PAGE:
TOKYO (Reuters) - Japan’s government is set to compile a supplementary budget of around 2.9 trillion yen ($25.9 billion) for the fiscal year through March to cover spending on missile defense amid tensions over North Korea, and for new economic measures, government officials said Wednesday.
North Korea has tested dozens of ballistic missiles, two of which flew over Japan, and conducted its sixth and largest nuclear bomb test in September.
Japan is preparing to acquire precision air-launched missiles that for the first time would give it the capability to strike North Korean missile sites, two sources with direct knowledge of the matter said earlier this week.
The extra budget will also be used to provide financial assistance for small and medium-sized companies to encourage innovation and to build more children’s nurseries for families with working parents. Both are part of Prime Minister Shinzo Abe’s new “productivity revolution” policy.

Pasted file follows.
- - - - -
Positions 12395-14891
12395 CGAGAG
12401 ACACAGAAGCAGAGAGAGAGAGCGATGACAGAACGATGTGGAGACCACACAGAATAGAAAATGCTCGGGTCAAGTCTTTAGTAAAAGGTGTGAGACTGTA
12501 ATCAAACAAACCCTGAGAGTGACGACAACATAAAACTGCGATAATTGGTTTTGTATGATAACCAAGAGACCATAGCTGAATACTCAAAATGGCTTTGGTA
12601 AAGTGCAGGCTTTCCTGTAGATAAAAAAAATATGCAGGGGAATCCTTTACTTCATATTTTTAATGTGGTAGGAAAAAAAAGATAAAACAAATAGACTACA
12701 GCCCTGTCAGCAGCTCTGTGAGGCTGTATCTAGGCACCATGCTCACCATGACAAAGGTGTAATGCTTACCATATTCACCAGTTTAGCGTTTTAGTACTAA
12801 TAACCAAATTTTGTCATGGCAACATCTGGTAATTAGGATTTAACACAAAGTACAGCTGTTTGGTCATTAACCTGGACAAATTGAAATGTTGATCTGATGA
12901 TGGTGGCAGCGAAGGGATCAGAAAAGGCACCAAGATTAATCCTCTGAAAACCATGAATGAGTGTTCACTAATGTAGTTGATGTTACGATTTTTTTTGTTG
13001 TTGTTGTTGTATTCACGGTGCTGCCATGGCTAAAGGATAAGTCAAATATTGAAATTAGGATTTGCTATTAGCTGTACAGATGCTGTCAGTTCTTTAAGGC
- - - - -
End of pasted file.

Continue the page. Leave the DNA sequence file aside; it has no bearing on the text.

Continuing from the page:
The budget will also earmark money to help the country cope with any negative fallout from free trade agreements such as the Trans-Pacific Partnership, or TPP, and the Economic Partnership Agreement with the EU.
To finance the extra budget, the government plans to sell about 1.2 trillion yen of construction bonds and cover most of the rest with leftover debt servicing money.
The government, for years, has over-estimated debt servicing costs when compiling an initial budget and used the remainder for extra budgets.
Reporting by Takashi Umekawa and Takaya Yamaguchi; writing by Takashi Umekawa; Editing by Malcolm Foster and Kim Coghill